“Chester, you get that job yet?” The man asked the next time he saw my husband. My husband has a rich laugh. It is deep and resounding when he is truly humored. It is sharp and biting when he is not.
“I wouldn’t work in pie factory tasting pies for $15.00 an hour.”
My husband recalls everyone around him who heard this exchange laughed with him.
It was the next game that Walter was approached by the baseball coach and told if his son didn’t behave their would be no baseball scholarship for him. Walter told the coach that he would talk to his son. When Walter told Chester, Chester took the comment literally and asked Walter what had his nephew done to warrant that comment.
“Chester it’s not my son who won’t behave, it’s you.” Walter had said.
“What the fuck are you talking about?”
“It’s not my son who won’t behave, it’s you! The coach doesn't know who you are, but he means you….and I can’t afford to send my son to college if you don’t behave.”
I sat across from him at the breakfast table, over seventeen years after the incident, his voice clotted with emotion, with remembered anger, his eyes spilling tears onto his sixty-six year old face.
“I’m still hurting about this shit. To have gone through what I have through as a man and to come home and have someone tell my baby brother, that I raised, tell ME I have to behave? And to have the power to make it happen? That is what I am talking about. That is what you need to write…”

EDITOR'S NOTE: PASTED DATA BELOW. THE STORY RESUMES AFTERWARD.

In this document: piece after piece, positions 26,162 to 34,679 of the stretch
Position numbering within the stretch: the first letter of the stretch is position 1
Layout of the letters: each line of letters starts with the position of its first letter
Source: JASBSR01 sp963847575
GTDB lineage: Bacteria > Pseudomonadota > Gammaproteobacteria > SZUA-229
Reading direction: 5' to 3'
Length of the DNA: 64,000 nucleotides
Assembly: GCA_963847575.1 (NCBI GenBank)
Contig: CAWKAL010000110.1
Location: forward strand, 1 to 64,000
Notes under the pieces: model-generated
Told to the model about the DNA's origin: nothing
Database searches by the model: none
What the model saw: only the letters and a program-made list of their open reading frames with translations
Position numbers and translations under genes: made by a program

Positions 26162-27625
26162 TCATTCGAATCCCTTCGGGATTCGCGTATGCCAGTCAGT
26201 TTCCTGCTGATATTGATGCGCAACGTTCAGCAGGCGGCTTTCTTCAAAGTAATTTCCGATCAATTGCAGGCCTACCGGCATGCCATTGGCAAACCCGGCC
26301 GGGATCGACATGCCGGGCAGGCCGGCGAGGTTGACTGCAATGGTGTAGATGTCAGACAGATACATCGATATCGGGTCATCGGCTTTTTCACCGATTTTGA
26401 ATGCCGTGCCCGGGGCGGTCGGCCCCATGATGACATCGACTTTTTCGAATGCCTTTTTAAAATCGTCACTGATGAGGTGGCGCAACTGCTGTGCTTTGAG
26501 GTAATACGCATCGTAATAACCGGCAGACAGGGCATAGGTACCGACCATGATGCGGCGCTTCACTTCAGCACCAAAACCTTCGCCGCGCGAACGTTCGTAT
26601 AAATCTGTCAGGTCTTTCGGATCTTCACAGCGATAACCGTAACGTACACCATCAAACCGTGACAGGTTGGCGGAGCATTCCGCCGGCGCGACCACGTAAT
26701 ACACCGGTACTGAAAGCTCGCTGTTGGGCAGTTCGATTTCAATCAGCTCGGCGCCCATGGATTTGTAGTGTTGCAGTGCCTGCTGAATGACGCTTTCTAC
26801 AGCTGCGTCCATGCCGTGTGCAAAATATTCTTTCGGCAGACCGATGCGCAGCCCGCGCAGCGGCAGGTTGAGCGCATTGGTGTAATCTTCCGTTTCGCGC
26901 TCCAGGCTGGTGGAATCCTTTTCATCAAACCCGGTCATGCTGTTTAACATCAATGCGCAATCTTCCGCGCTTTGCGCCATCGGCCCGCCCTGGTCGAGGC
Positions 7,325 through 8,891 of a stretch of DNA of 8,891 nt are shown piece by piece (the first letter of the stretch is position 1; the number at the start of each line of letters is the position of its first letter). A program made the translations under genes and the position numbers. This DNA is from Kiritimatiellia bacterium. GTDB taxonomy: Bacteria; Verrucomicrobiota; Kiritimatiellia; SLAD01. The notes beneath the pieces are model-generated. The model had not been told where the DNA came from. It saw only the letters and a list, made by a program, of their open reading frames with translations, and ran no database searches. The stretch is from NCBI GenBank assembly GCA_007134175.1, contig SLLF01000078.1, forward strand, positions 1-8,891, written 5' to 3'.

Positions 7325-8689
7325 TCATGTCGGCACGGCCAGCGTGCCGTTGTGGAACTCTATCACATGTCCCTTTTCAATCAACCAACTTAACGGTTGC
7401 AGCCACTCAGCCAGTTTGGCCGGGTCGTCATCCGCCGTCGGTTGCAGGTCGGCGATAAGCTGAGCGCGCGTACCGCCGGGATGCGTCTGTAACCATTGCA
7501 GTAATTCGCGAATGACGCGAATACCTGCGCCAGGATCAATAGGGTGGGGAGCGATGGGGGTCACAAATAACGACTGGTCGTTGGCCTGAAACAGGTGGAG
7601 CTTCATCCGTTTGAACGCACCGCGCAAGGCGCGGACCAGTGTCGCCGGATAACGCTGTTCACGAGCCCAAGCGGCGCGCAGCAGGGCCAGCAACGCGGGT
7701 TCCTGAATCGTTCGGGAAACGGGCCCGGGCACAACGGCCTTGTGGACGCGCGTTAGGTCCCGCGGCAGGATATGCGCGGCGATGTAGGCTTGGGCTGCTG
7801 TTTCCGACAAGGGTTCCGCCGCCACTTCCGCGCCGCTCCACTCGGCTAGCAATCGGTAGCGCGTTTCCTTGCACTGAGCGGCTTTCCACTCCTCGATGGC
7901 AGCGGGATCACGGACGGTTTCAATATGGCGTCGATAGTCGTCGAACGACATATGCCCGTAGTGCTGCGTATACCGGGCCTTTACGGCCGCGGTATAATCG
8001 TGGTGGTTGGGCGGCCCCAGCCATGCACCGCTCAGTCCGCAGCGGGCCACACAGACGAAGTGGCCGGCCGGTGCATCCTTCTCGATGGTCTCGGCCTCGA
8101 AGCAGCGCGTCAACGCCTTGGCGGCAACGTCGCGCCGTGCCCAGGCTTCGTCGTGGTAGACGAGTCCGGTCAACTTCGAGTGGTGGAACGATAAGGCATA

“…I would like you to write that racism is so powerful. So powerful, that I left in the spring of 1967, came back in the spring of 1999, and nothing has changed. It hadn’t changed so much that I was told by my baby brother that I raised, that if his son, meaning me, didn’t behave, his son wouldn’t get a scholarship. I was so mad. You need to write that we both stood there at that baseball game as grown men and cried. Because that white man had the power to make me be quiet. Because if I hurt him like I wanted to, it would hurt my family.”
What I didn’t know then was that all athlete families had to sign an agreement at the beginning of baseball season that they would not yell or talk about the coach, the team members or the umpires from the stands. As a parent of a soccer player, both in a travel league and intramural, I had seen the best and worse of parent behavior on the sidelines. When my nephew was called a “porch monkey” on the field by a player of the opposite team, later that same season, no one in the family could say anything. And no coach or umpire on either side, reprimanded the kid.
“We are born into racism. Our vote, our choices, our voices are controlled. Donald Trump can say anything he wants and does. But, we need permission to have a voice."